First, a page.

Joel Haashiim is the owner of Joel's Enterprise Inc., of Detroit, which does construction trucking and over-the-road trucking. The company has been in business for over 20 years.
"We have a total of 17 trucks; however, we have three trucks that are for aggregate hauling and heavy duty hauling for construction sites," Haashiim said.
Haashiim is also the owner of Detroit Reddi-Wall, of Detroit. The company will be manufacturing steel floor joists, steel studs, steel roofing, and foam for the Reddi-Wall system. The Reddi-Wall system is a foam-insulated concrete wall system. The materials will be used for residential and commercial building construction. Detroit Reddi-Wall will also have a training school.
The Reddi-Wall system is currently being manufactured by the parent company, which is Reddi-Wall, of Oakland, a minority contractor. Haashiim is a partner in the parent company. Reddi-Wall has plants in Port Huron, Monroe, and the Rochester Hills area.
Five homes have been built in the city of Detroit using the Reddi-Wall system. Some 45 homes in the city of Detroit will be built with the system. Approximately 3,000 homes have been built in other parts of Michigan using the Reddi-Wall system.
"It's probably one of the best kept secrets in the building industry. It is probably the best way to build today. This is a product that is fire-retardant, so insurance premiums are reduced," Haashiim said. He said that the Reddi-Wall system reduces insurance premiums by two-thirds.
"Buildings are also mold-free. They provide the best quality air. In addition, there is a great reduction in heating and cooling costs," Haashiim said. He added that the maintenance on these structures is very low.
Haashiim said that the Reddi-Wall system takes approximately one-third to one-half the time to construct compared to a conventional structure.
Haashiim said that his companies will go anywhere to haul materials or build with the Reddi-Wall system.
He said that it's been a struggle for many African-American companies in the construction business. "I don't think that it's been a level playing field. I don't particularly care for minority set asides; however, I realize the importance of having minority set asides if a level playing field is not provided," Haashiim pointed out.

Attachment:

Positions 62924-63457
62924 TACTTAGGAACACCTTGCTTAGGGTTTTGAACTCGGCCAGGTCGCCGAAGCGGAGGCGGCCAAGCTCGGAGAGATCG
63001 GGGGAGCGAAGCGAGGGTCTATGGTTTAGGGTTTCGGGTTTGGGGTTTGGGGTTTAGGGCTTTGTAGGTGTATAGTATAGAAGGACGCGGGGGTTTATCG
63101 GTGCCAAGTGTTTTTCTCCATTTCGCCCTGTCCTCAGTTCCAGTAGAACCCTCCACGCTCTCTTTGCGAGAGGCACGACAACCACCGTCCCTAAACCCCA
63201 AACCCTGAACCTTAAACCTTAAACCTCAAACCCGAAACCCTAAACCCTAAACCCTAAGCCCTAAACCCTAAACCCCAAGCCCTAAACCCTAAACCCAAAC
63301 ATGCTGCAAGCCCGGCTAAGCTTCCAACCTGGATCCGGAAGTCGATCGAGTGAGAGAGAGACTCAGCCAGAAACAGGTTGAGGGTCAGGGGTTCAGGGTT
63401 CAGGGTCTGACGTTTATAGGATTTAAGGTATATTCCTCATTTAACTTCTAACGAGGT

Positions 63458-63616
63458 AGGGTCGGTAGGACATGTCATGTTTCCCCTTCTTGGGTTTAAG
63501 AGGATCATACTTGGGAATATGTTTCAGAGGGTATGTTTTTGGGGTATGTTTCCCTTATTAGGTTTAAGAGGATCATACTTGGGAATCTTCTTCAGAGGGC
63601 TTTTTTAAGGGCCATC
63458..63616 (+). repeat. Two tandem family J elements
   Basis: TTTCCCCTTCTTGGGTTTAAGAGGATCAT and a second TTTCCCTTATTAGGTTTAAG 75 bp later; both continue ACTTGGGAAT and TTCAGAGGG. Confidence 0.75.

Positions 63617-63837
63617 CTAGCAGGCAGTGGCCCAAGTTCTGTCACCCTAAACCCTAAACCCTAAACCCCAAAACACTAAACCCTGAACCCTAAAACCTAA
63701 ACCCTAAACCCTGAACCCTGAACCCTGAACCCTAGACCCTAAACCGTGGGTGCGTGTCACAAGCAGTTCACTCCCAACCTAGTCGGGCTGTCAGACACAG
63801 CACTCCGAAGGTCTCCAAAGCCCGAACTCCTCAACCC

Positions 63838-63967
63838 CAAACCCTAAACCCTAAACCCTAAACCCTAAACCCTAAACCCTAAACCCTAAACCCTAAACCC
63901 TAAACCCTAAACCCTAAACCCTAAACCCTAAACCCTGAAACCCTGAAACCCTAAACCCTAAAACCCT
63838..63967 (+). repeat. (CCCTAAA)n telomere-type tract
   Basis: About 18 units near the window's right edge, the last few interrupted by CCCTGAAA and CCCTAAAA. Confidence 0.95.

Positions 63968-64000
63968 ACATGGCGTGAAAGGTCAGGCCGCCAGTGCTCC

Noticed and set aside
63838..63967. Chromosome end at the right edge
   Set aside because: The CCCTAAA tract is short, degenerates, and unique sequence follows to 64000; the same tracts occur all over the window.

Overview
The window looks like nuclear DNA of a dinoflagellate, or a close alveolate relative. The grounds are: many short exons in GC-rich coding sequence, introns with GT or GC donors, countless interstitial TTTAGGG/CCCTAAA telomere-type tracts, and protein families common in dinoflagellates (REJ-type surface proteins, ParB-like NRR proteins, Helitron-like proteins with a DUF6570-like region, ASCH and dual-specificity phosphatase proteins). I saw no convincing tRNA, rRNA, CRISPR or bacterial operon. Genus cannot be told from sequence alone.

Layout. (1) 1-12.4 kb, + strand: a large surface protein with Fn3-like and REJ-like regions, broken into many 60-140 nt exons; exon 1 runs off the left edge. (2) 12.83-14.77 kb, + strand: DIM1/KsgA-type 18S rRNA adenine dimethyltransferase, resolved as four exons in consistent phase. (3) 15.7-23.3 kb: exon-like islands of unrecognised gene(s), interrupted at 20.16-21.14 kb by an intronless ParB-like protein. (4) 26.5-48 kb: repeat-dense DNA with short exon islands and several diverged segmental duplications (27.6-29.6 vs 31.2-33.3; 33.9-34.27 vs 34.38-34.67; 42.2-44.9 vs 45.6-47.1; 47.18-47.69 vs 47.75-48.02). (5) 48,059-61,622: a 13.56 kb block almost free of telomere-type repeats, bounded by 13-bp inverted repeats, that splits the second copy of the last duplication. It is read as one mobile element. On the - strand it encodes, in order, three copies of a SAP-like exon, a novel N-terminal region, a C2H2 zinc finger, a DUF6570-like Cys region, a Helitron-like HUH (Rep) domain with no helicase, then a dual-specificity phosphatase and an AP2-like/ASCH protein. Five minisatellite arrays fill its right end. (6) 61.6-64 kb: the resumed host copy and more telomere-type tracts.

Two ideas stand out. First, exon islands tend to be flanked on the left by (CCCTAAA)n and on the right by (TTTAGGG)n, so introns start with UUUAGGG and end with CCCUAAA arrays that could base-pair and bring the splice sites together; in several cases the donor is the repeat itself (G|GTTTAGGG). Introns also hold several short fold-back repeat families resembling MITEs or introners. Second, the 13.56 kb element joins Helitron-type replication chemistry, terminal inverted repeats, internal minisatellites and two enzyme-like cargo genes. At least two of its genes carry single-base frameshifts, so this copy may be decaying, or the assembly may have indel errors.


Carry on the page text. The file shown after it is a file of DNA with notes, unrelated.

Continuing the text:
Haashiim is vice president of the African-American Trucking Association. "The African-American Trucking Association is very important because there are many minorities in the trucking business that are having many issues. The industry is making it difficult for them to be successful," Haashiim said.
Lawrence Black Jr. has been a heavy construction equipment operator since 1998, when he joined the International Union of Operating Engineers. He operates wheel loaders, excavators, rubber tired backhoes, forklifts, and paddle scrapers. He has worked for several construction companies. Black said that his experience as an African-American in the construction business has been pretty good.
"So far, it's been fine for me. Some years it's been kind of tight, but most of the time it's been pretty good," Black said. He said that he's seen many improvements in opportunities for minorities in the construction business over the past 10 years. He pointed out that even though the business is a little slow right now, there are opportunities for minorities.
Black said that the construction industry needs to do a better job of telling people about the opportunities that are available.
Derrick Sanders Jr., an African-American, is a second generation heavy construction equipment operator following in his father's footsteps. Sanders was in the U.S. Air Force for two years, where he did civil engineering work. He has been a heavy construction equipment operator and a member of the International Union of Operating Engineers for three years. Sanders operates dozers, end dumps, wheel loaders, backhoes, rollers, forklifts, and clam shell cranes. Sanders is currently an apprentice in the International Union of Operating Engineers Local 324 apprenticeship program.
"Being in the construction business has been an experience, due to the fact that there aren't many minorities in the construction business. But, the union is like a brotherhood," Sanders said.
"I don't see anything that is holding minorities back in this business. Minorities that I know in this business seem to be doing pretty well."
Patrick Collier has been in the International Union of Operating Engineers Local 324 apprenticeship program for approximately 2-1/2 years. He operates wheel loaders, excavators, dozers, rollers, and paddle wheel scrapers. Collier is African-American.